On the positive side, the SARB decision to hold rates was interesting. The view is that Inflation won’t stay out of the target band ie above 6%, for as long as expected. So they held the rate. Surprising to me as my sense is that that Rand will drop after the S&P re-rating and would have needed an interest rate hike to protect it. I still expect 2% this year and we are some 0.5% away from that point. You may recall that I called 2% against the general consensus of 1-1.5% for the year. Certainly I see the next 0.5% being inevitable. However, let me make it clear that I don’t believe the rate hikes are good for anything other than the protection and stability of the Rand. We simply cannot afford high interest and low growth but, if I was to choose between a devalued Rand and high inflation or raising interest rates, I would raise rates. Another point to remember is that S&P look for sound monetary policy and the independence of the SARB especially at these times – all of this is being demonstrated.

Assuming all the information above, where is property at?


  1. Prices continue to rise slowly but, surprisingly, real price rises around 0% are occurring. Why “surprisingly”? Well, we expected negative real growth in house prices and the figure is better than expected. Good News! What is interesting according to ABSA at end-April was that the affordable segment is performing well and pushing up the average. Their think is that down-buying [the tendency to buy a smaller house that you know you can afford] could be creating price resilience in the lower market. My sense is that government employees can afford these houses and are wanting to enter the property market.

  2. The rand is under strain whichever way you cut it. If that is so, building prices will rise and new houses will become more expensive that existing properties. That will push the price of houses in all sectors. By how much, I do not know but it is good news for ad valorem money earners like estate agents.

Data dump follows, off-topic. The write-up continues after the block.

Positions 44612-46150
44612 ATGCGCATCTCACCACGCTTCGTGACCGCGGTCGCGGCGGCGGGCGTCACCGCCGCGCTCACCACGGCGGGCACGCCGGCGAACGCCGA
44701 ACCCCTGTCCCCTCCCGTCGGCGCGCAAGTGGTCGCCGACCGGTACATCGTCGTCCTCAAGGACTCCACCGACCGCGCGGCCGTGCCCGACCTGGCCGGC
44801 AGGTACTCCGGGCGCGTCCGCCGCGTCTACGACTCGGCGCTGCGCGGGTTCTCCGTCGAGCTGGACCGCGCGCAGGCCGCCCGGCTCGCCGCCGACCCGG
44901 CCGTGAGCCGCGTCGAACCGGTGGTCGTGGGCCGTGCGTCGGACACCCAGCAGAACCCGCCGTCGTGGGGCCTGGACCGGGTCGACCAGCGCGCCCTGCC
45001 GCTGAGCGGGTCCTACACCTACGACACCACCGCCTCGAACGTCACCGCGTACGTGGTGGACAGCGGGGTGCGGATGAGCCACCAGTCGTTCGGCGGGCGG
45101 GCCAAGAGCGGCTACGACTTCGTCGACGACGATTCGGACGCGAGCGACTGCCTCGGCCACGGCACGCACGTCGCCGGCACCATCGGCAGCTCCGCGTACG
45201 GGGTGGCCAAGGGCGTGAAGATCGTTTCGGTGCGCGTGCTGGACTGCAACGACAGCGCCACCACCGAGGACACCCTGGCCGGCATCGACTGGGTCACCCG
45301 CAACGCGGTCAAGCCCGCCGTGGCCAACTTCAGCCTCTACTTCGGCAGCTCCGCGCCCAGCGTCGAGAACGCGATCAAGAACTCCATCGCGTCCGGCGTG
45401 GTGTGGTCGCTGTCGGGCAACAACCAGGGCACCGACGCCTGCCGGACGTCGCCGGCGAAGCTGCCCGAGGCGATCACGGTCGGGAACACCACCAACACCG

3. The issue is affordability and this is driven by two things: Employment and Interest rates. Employment, whether it exists/remains and the stability around “my job” lends confidence. If rates are rising [and this must be a dead cert], I question my ability to afford a bond. The move earlier in May by the FED to hold back again on a rate increase in the USA coupled with our decision last week to hold fire is cause for positivity but we must accept rates will tend to rise – we’re in such a cycle. Rates rising has a mathematical impact on affordability but if I’m unsure about my job, I lack confidence to buy in any case. As a knock-on, that affects even my willingness to sell. The nutshell of this is that sales will be slow.

  4. The downgrade is possible and imminent. We really don’t have long to wait. I want to be with those who believe it will not occur; my heart is there. My head says it is inevitable. Unless PSG is spot-on, it will raise the cost of borrowing for government, decrease the value of shares and dent the Rand. None of this we need at a time of slow growth and drought. It will make us feel poorer before the markets rally back over a year. Let’s raise our genes of faith and trust for the best outcome for all our Peoples.

My best advice – Know what you can control and work hard at it. Rest with what you can’t control and allow things to take their course. If you really do have money to buy offshore hard currency then do so.


Yours in Property

Jack Trevena